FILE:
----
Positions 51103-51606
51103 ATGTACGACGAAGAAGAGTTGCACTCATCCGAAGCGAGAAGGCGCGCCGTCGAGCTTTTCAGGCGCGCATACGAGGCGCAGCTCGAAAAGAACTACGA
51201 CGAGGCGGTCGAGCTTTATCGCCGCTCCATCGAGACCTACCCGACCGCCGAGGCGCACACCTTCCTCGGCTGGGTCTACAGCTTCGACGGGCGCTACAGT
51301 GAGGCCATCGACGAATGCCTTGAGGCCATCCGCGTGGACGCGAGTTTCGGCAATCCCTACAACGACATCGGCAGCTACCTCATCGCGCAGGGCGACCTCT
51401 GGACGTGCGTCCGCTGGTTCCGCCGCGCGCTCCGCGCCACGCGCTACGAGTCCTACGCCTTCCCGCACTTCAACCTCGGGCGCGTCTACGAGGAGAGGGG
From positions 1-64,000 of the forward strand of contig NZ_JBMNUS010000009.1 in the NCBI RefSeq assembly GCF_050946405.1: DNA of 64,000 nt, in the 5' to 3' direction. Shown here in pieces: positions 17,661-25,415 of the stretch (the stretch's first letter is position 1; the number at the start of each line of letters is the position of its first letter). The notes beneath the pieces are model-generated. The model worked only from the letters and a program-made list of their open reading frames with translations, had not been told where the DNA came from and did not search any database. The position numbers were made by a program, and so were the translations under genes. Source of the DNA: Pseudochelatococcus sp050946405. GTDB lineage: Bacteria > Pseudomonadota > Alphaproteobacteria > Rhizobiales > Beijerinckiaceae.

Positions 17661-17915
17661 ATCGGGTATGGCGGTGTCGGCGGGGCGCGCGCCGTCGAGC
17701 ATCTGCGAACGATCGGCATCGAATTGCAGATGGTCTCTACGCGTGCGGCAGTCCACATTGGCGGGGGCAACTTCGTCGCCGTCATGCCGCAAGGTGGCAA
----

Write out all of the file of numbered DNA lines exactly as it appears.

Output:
Positions 51103-51606
51103 ATGTACGACGAAGAAGAGTTGCACTCATCCGAAGCGAGAAGGCGCGCCGTCGAGCTTTTCAGGCGCGCATACGAGGCGCAGCTCGAAAAGAACTACGA
51201 CGAGGCGGTCGAGCTTTATCGCCGCTCCATCGAGACCTACCCGACCGCCGAGGCGCACACCTTCCTCGGCTGGGTCTACAGCTTCGACGGGCGCTACAGT
51301 GAGGCCATCGACGAATGCCTTGAGGCCATCCGCGTGGACGCGAGTTTCGGCAATCCCTACAACGACATCGGCAGCTACCTCATCGCGCAGGGCGACCTCT
51401 GGACGTGCGTCCGCTGGTTCCGCCGCGCGCTCCGCGCCACGCGCTACGAGTCCTACGCCTTCCCGCACTTCAACCTCGGGCGCGTCTACGAGGAGAGGGG
From positions 1-64,000 of the forward strand of contig NZ_JBMNUS010000009.1 in the NCBI RefSeq assembly GCF_050946405.1: DNA of 64,000 nt, in the 5' to 3' direction. Shown here in pieces: positions 17,661-25,415 of the stretch (the stretch's first letter is position 1; the number at the start of each line of letters is the position of its first letter). The notes beneath the pieces are model-generated. The model worked only from the letters and a program-made list of their open reading frames with translations, had not been told where the DNA came from and did not search any database. The position numbers were made by a program, and so were the translations under genes. Source of the DNA: Pseudochelatococcus sp050946405. GTDB lineage: Bacteria > Pseudomonadota > Alphaproteobacteria > Rhizobiales > Beijerinckiaceae.

Positions 17661-17915
17661 ATCGGGTATGGCGGTGTCGGCGGGGCGCGCGCCGTCGAGC
17701 ATCTGCGAACGATCGGCATCGAATTGCAGATGGTCTCTACGCGTGCGGCAGTCCACATTGGCGGGGGCAACTTCGTCGCCGTCATGCCGCAAGGTGGCAA